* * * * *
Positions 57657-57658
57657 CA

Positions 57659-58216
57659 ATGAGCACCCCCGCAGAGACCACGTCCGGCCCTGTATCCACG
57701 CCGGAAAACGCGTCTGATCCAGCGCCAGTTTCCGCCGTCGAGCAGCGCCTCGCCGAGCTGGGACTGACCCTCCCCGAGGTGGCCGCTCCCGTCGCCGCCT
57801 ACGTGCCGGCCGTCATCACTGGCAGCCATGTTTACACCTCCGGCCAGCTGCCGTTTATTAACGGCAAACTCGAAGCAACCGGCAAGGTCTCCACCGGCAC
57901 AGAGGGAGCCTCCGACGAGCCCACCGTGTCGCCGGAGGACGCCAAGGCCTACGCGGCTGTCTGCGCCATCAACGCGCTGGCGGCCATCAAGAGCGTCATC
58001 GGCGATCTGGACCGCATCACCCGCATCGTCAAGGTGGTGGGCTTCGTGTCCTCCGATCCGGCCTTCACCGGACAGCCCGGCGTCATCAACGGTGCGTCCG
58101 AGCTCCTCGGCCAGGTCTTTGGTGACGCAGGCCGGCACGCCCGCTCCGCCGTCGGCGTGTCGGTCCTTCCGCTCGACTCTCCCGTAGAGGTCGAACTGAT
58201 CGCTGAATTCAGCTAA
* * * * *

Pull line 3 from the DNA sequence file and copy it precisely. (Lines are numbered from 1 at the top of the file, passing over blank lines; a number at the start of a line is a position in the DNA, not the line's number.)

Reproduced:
Positions 57659-58216